George Washington

Portrait of George Washington

George Washington (February 22, 1732 - December 14, 1799) was the first President of the United States from 1789 to 1797, the Commander-in-Chief of the Continental Army during the American Revolutionary War, and one of the Founding Fathers of the United States. He presided over the convention that drafted the current United States Constitution and during his lifetime was called the "father of his country." Widely admired for his strong leadership qualities, Washington was unanimously elected President in the first two national elections. He oversaw the creation of a strong, well-financed national government that maintained neutrality in the French Revolutionary Wars, suppressed the Whiskey Rebellion, and won acceptance among Americans of all types. Washington's incumbency established many precedents still in use today, such as the cabinet system, the inaugural address, and the title Mr. President. His retirement from office after two terms established a tradition, which was unbroken until 1940.

Washington married to Martha Dandridge on January 6, 1759. The couple had no children.

Life Edit

George Washington was born on February 22, 1732, the son of Augustine Washington and his second wife, Mary Ball. He was born on their Pope's Creek Estate in Westmoreland County in Virginia. He was of primarily English gentry descent, especially from Sulgrave, England. His great-grandfather, John Washington, emigrated to Virginia in 1657 and began accumulating land and slaves, as did his son, Lawrence Washington, and his grandson, George's father, Augustine. Washington spent much of his boyhood at Ferry Farm near Fredericksburg. Lawrence Washington inherited another family property from his father, a plantation on the Potomac River, which he named Mount Vernon, in honor of his commanding officer, Admiral Edward Vernon. Born into the provincial gentry of Colonial Virginia, his family were wealthy planters who owned tobacco fields and slaves, which he inherited. He owned hundreds of slaves throughout his lifetime.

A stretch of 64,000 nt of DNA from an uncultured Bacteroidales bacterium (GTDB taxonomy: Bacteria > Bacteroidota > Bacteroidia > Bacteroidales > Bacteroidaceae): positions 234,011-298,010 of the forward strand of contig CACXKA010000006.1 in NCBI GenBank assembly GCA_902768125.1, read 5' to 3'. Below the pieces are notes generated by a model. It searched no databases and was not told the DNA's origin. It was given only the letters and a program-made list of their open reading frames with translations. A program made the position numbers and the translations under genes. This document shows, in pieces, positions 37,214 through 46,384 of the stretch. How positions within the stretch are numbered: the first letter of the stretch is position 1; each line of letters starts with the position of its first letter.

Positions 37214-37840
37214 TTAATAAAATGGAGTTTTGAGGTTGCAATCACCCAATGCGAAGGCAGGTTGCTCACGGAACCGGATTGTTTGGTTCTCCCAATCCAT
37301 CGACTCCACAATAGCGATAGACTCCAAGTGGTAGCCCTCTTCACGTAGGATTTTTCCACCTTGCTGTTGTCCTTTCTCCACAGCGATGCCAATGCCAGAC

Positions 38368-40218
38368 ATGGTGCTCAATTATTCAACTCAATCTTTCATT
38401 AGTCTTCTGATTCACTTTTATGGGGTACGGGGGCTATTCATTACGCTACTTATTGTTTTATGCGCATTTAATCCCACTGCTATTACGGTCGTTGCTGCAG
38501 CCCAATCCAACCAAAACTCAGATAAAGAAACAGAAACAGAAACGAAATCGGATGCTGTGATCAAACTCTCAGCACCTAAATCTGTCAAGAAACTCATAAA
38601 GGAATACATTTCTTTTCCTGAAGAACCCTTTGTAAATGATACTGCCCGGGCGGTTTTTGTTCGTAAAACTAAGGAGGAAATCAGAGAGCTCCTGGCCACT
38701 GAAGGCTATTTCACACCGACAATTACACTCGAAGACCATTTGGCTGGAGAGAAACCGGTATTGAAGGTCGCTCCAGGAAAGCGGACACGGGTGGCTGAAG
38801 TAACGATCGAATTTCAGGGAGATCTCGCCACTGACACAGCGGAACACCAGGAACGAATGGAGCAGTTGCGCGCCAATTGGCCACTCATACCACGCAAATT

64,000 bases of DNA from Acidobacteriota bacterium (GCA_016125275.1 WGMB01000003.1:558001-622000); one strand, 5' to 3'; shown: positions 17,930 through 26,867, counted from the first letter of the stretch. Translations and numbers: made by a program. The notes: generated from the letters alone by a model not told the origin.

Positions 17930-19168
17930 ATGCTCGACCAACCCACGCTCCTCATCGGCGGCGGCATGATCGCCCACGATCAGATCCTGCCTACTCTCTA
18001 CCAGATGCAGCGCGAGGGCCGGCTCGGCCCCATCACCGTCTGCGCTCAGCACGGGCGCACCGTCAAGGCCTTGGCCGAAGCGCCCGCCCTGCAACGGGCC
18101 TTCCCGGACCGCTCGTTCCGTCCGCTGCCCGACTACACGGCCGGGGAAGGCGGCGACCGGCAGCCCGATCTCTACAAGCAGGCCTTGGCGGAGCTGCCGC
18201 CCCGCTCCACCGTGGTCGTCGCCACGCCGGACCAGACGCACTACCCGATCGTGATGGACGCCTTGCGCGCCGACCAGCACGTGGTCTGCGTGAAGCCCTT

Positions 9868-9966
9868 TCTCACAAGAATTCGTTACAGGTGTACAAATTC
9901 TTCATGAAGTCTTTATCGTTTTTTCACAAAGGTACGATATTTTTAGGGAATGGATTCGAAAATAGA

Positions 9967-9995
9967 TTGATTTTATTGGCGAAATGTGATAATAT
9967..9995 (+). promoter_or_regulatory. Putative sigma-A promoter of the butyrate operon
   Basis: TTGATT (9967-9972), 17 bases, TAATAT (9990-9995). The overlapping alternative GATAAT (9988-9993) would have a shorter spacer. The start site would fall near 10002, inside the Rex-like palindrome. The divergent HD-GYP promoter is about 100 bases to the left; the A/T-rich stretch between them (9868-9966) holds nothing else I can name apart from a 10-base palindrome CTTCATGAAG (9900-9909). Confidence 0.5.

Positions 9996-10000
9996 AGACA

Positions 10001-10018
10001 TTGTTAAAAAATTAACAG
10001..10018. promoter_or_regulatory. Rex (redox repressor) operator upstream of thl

In his youth, he became a senior British officer in the colonial militia during the first stages of the French and Indian War. In 1775, the Second Continental Congress commissioned Washington as commander-in-chief of the Continental Army in the American Revolution. In that command, Washington forced the British out of Boston in 1776, but was defeated and nearly captured later that year when he lost New York City. After crossing the Delaware River in the middle of winter, he defeated the British in two battles, retook New Jersey, and restored momentum to the Patriot cause in the Battle of Trenton.

Crossing the Delaware

Washington Crossing the Delaware, December 25, 1776

His strategy enabled Continental forces to capture two major British armies at Saratoga in 1777 and Yorktown in 1781. Historians laud Washington for the selection and supervision of his generals, preservation and command of the army, coordination with the Congress, with state governors and their militia, and attention to supplies, logistics, and training. In battle, however, Washington was repeatedly outmaneuvered by British generals with larger armies. After victory had been finalized in 1783, Washington resigned as commander-in-chief rather than seize power, proving his opposition to dictatorship and his commitment to American republicanism.

Washington presided over the Constitutional Convention in 1787, which devised a new form of federal government for the United States. Following unanimous election as President in 1789, he worked to unify rival factions in the fledgling nation. He supported Alexander Hamilton's programs to satisfy all debts, federal and state, established a permanent seat of government, implemented an effective tax system, and created a national bank. In avoiding war with Great Britain, he guaranteed a decade of peace and profitable trade by securing the Jay Treaty in 1795, despite intense opposition from the Jeffersonians. Although he remained nonpartisan, never joining the Federalist Party, he largely supported their policies. Washington's Farewell Address in 1797 was an influential primer on republican virtue, warning against partisanship, sectionalism, and involvement in foreign wars. He retired from the presidency in 1797, returning to his home and plantation at Mount Vernon.

Death and Legacy Edit

Washington married Martha Washington on January 6, 1757 at their plantation. The two never had any children, but they cared for the children from her previous marriage and Washington's nieces and nephews.

On December 12, 1799, Washington spent several hous inspecting his plantation on horseback, in snow, hail, and freezing rain; later that evening he ate his supper withoutb changing from his wet clothes. The following day, he awoke with a severe sore throat and became increasingly hoarse as the day progressed. Yet he still rode out in the heavy snow, marking trees on the estate that he wanted to cut. The following morning, he awoke with severe difficulty breathing and almost completely unable to speak or swallow. Washington died at his home at 10 pm on December 14, 1799 at the age of 67.

Throughout the world, men and women were saddened by Washington's death. In France, First Consul Napoleon Bonaparte ordered ten days of mourning throughout the country. On December 18, a funeral was held at Mount Vernon, where his body was interred.

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